Over the last two decades Nephila Capital has become the world’s largest insurance-linked securities (ILS) fund manager. While the industry has taken positive strides in this period, there are just as many challenges today as there was 20 years ago, but change is coming, according to the firm’s co-founder and principal, Frank Majors.
“We still have that feeling that we had 20 years ago, that as an industry we can do it better than this, can’t we?” said Majors, in a discussion with Artemis about ILS market trends both now, and in the past.
Majors explained that when Nephila was established roughly two decades ago, the marketplace was operationally incredibly inefficient, and, at the same time, the deployment of capital wasn’t especially efficient either.
“I would say 20 years later, we’ve finally got to the point where the capital efficiency is there or there abouts, but operational efficiency, as in the distribution chain and the cost structure, there’s still a long way to go.
“So, we still feel there are just as many interesting challenges today as there were when we started,” said Majors.
Following the impacts of third and fourth quarter 2017 catastrophe events the permanence of the ILS community, as well as its ability to absorb losses and pay claims was demonstrated.
In spite of large losses and trapped collateral the sector reloaded in time for the January renewals, which has helped cement its place in the rapidly changing risk transfer landscape, where technology is combining with a need to remain relevant and lower costs throughout the chain.
Overall, Majors said that the market change over the next five years or so is going to be fascinating, and that while it’s difficult to tell exactly where that evolution might come from initially, the change is going to bring about some pain.
“We think things are really changing, and that over the next five years, there’s going to be some pain. There has been slow, dull pain, but we are preparing for more transformative change.
“The conditions are such that the industry has to change, and we are pretty convinced that it will,” said Majors.
The inefficient and overly costly nature of both the re/insurance value and distribution chain has been well documented, especially over the last five years or so when reinsurance pricing consistently trended downwards as a result of intense competition and benign loss activity.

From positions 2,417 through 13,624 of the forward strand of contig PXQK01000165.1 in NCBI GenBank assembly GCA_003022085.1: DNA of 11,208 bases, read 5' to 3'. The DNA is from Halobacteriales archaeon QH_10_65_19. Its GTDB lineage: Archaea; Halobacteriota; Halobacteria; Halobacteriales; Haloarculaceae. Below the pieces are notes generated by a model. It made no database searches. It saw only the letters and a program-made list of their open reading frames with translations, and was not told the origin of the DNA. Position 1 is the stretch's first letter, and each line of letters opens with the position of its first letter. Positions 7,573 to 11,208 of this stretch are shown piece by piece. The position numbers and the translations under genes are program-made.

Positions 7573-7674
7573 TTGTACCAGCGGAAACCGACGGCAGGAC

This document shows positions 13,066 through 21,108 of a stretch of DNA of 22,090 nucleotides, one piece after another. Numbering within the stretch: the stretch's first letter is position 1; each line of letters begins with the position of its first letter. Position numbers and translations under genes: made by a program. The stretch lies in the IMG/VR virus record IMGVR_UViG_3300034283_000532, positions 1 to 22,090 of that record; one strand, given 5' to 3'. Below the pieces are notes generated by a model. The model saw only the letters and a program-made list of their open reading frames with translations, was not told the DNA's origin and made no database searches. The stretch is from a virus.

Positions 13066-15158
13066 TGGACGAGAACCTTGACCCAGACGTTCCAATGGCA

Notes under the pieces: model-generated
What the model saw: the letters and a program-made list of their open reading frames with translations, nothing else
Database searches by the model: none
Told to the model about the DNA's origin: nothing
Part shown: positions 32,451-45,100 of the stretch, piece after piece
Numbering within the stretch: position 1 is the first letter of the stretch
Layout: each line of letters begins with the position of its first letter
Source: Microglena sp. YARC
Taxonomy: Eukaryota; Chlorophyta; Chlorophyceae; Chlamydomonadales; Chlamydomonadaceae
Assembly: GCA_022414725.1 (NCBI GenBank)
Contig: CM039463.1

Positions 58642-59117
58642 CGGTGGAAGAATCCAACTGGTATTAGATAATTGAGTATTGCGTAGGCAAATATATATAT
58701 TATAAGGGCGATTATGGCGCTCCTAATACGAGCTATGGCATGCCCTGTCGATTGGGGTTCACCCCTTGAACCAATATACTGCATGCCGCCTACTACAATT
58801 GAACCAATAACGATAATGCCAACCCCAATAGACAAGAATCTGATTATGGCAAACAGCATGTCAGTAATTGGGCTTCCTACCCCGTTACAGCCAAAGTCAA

In response, certain industry participants, and Nephila being one of the most adept at this in recent times, sought to get closer to the original risk, essentially establishing a more direct pipeline to access risk via a managing general agent (MGA), for example.
And while Majors feels change and subsequent pain is inevitable, he told Artemis that he always tries to make the point, “that while there is nothing inevitable about Nephila’s survival if we make mistakes or don’t adapt, the business model of capital flowing directly to the risk and not through equity will continue.”
Additionally, Majors said there’s a lot of work that can be done to remove costs by spending more time on risk management and less time on risk selection. Explaining to Artemis that he believes the risk management side of underwriting is undervalued, while risk selection is overvalued by the industry.
Another point raised concerned the availability of capital, and interestingly, Majors said people tend to make too much of the matter.
“There is an equilibrium at work. If there’s too much capital then some capital on the margin is going to leave, and if there’s not enough capital on the margin some capital is going to stay.
“So, rather than focusing on absolute levels of capital, which we can’t control, we want to be the firm that is in the position to hold on to capital when the marginal dollars are leaving, and attract capital when the marginal dollars come in,” said Majors.
As said by Majors, the continued evolution of both the ILS space and the broader risk transfer industry is going to be fascinating to watch, and as business models change alongside technology and an increasingly interconnected and digitalised world, there will undoubtedly be pain for some.
However, the challenges ahead also present market participants with an opportunity to embrace change and technology in order to move the market forward and create a more efficient, viable and capable risk transfer industry.
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